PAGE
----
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Eluding historical categorization, the oeuvre of Lucas Samaras is united through its consistent focus on the body and psyche, often emphasizing autobiography. The theme of self-depiction and identity has been a driving force behind his practice, which, at its onset in the early 1960s, advanced the Surrealist idiom, yet also proposed a radical departure from the presiding themes of Abstract Expressionism and Pop art.
Samaras emigrated with his family from Greece to the United States in 1939, settling in West New York, New Jersey. His interest in self-investigation began during this period, when he initiated painting self-portraits from the front and back, using a mirror.
He also gravitated toward the use of pastels, which enabled him to work quickly, while exploring figurative and geometrical forms in rich colors and with luxuriant texture, characteristics that would reoccur throughout his work. His innovation further manifested through his use of the Polaroid SX-70 in 1973 in a melding of self-portraiture and abstraction, created by manipulating the wet-dye emulsions with a stylus or fingertip before the chemicals set. This process progressed with digital art in 1996 when he obtained his first computer and began to experiment with printed texts on typewriter paper.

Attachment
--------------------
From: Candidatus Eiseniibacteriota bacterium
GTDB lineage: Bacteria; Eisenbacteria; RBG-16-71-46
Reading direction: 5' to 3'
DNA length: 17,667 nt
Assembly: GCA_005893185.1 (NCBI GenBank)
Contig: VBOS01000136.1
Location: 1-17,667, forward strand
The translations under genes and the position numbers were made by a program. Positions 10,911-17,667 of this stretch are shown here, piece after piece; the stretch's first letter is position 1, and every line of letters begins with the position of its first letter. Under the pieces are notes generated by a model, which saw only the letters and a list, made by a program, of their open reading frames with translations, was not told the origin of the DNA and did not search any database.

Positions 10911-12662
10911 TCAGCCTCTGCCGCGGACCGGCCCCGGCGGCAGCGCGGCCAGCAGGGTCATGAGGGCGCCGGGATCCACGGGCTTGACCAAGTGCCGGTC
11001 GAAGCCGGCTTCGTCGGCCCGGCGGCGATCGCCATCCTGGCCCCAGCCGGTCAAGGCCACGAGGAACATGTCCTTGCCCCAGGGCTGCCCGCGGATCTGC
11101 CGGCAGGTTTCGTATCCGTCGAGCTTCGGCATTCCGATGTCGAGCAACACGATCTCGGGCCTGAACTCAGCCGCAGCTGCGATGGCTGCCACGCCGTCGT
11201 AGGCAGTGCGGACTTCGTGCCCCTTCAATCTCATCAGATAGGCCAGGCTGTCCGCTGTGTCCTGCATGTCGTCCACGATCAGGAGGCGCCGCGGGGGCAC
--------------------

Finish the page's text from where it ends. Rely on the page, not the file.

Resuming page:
By 2002, he had acquired a digital camera and the use of Photoshop became an integral component of his practice. These technologies gave way to Photofictions (2003), a series characterized by distorted self-portraits and psychedelic compositions.
Gesturing toward a larger investigation of (self) reflection in his work, found in his mirror rooms, self-portraiture, and use of digital mirror-imaging, Samaras’s oeuvre acts as an extension of his body while underscoring the transformative possibilities of the everyday—a true blurring of art and life.